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Board-certified dermatologist shares tips to protect your skin from the sun during colder months
ROSEMONT (Feb. 6, 2024) — A recent American Academy of Dermatology survey revealed that nearly one in five adults are not aware that you can get sunburned during the winter, and even fewer protect themselves from the sun before common outdoor activities in cold weather.
According to the survey, one in seven Americans are unaware that the sun’s UV rays are reflected by snow, water, and sand.
“Many people don’t realize that you need to use sun protection in the winter,” said Dawn Davis, MD, FAAD, a board-certified dermatologist and professor of dermatology at Mayo Clinic Rochester. “It’s easy to get sunburned during colder months because snow reflects the sun’s damaging rays.”
Only 13% of Americans plan to use sun protection when going for walks or hikes in cold weather. Four percent plan for it when shoveling snow, and only 6% during outdoor games, exercise, or sports in cold weather.
“Sun protection is vitally important because ultraviolet (UV) rays are always present, regardless of the season or time of day,” said Dr. Davis. “Even on cloudy days, up to 80 percent of the sun’s harmful UV rays can penetrate the clouds. If you do not protect yourself, UV light increases your risk of skin cancer and can prematurely age your skin.”
Skin cancer is one of the most common and easily preventable forms of cancer. At least one in five Americans will develop skin cancer during their lifetime. Sun exposure is the most preventable risk factor for skin cancer, including melanoma, the deadliest form of skin cancer. Unprotected sun exposure can also cause skin aging, such as wrinkles and age spots.
To protect yourself from the sun and reduce your risk of skin cancer, the AAD and Dr. Davis recommend that people:
Seek shade. Seek shade when appropriate, remembering that the sun’s rays are the strongest between 10 a.m. and 2 p.m. You can also look at your shadow. Any time your shadow appears shorter than you, seek shade.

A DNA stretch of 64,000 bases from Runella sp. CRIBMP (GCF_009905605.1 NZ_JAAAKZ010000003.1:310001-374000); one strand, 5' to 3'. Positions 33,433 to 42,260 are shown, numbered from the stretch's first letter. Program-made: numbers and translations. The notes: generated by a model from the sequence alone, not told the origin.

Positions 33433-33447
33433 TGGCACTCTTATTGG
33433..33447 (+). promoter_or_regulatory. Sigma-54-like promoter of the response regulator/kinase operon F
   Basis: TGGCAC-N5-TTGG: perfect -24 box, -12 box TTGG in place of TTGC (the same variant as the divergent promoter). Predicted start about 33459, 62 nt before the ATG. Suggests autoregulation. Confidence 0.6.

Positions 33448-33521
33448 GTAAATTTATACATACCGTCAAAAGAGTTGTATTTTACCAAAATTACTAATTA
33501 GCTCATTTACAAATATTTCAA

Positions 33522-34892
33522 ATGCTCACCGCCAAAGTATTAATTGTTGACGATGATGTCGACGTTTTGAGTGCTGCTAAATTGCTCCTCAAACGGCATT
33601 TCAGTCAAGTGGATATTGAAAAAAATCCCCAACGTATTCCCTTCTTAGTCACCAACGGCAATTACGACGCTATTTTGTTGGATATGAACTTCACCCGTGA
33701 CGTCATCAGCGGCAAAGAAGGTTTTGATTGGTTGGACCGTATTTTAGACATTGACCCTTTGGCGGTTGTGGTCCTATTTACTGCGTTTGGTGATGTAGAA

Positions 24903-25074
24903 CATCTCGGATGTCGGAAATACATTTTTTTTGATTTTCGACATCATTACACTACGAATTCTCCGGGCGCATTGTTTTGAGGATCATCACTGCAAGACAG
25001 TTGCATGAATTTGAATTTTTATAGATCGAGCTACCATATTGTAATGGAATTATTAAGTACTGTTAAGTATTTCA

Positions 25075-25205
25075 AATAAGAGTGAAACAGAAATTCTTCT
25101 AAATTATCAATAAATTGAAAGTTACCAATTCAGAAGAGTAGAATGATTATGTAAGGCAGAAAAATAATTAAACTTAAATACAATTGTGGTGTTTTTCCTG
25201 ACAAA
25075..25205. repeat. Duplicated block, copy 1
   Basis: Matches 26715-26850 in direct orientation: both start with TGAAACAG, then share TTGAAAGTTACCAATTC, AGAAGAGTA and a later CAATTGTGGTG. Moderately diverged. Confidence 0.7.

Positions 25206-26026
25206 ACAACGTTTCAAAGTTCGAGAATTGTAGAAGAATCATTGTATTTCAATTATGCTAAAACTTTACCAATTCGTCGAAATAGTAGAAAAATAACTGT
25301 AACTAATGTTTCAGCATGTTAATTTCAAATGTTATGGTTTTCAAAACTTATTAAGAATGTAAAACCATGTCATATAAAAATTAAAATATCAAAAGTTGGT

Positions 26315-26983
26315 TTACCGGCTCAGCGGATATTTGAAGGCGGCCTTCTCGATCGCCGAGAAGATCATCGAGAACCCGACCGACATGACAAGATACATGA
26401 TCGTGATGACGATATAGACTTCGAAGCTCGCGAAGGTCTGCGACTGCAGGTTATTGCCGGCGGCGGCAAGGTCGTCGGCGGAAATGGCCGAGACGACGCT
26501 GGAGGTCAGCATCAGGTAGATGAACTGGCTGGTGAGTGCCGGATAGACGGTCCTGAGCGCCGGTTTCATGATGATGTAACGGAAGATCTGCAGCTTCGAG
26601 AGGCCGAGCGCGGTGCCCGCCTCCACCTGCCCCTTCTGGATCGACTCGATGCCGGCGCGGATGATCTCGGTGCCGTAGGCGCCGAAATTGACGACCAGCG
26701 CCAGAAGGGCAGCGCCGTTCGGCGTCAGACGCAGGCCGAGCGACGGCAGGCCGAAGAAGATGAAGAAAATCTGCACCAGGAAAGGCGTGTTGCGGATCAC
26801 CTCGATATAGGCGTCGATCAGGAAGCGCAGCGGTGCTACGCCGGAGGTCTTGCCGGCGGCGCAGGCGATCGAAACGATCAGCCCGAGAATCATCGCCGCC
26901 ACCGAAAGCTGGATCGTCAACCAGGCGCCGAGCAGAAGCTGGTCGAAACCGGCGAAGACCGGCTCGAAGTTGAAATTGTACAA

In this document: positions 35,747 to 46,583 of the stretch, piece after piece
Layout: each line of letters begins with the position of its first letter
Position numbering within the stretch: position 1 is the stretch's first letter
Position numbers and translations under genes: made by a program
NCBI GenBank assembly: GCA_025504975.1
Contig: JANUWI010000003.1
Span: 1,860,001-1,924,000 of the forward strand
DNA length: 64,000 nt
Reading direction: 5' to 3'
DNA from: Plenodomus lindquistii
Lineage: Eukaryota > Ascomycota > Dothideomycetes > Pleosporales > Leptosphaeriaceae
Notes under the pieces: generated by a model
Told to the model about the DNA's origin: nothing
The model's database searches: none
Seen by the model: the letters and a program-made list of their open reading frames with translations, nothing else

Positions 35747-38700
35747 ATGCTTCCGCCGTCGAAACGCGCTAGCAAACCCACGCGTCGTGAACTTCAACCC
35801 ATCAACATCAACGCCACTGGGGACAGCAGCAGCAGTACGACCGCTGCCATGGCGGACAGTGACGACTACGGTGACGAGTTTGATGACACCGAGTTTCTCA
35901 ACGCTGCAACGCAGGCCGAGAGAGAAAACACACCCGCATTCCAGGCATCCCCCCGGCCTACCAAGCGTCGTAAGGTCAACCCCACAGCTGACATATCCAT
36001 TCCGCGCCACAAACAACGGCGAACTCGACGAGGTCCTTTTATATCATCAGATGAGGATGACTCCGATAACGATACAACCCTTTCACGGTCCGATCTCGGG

Wear sun-protective clothing. Wear a lightweight and long-sleeved shirt, pants, a wide-brimmed hat, and sunglasses with UV protection, when possible. For more effective protection, select clothing with an ultraviolet protection factor (UPF) number on the label.
Apply sunscreen. Apply a broad-spectrum, water-resistant sunscreen with an SPF of 30 or higher to all skin not covered by clothing. Remember to reapply every two hours or after sweating.
“My sun protection habits for winter and summer don’t change very much,” said Dr. Davis. “If I’m outdoors in the winter, I’m wearing a thick coat, gloves, and cap on my head that block the UV rays. I also make sure that I wear sunscreen with an SPF of 30 on sun-exposed areas of my body, like my face and neck. I wear sunglasses that offer UVA/UVB protection year-round. If I am not wearing a cap for thermal protection, then I wear a wide-brimmed hat.”
People should be mindful that sunscreen expires and look for the expiration date on the bottle, she said. Sunscreen is also temperature-sensitive and should not be exposed to extreme heat or extreme cold, because it will be less effective in protecting you from the sun.
“It’s important to remember that dermatologists are the experts in the detection and prevention of skin cancer,” said Dr. Davis. “If you have a question about how to best protect yourself from the sun, make an appointment to see a board-certified dermatologist.”
To find a board-certified dermatologist in your area, visit aad.org/findaderm.
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Headquartered in Rosemont, Ill., the American Academy of Dermatology, founded in 1938, is the largest, most influential and most representative of all dermatologic associations. With a membership of more than 20,800 physicians worldwide, the AAD is committed to advancing the diagnosis and medical, surgical, and cosmetic treatment of the skin, hair, and nails; advocating high standards in clinical practice, education and research in dermatology; and supporting and enhancing patient care because skin, hair, and nail conditions can have a serious impact on your health and well-being. For more information, contact the AAD at (888) 462-DERM (3376) or aad.org. Follow @AADskin on Facebook, TikTok, Pinterest and YouTube and @AADskin1 on Instagram.
Editor’s note: The AAD does not promote or endorse any products or services. This content is intended as editorial content and should not be embedded with any paid, sponsored or advertorial content as it could be perceived as an AAD endorsement.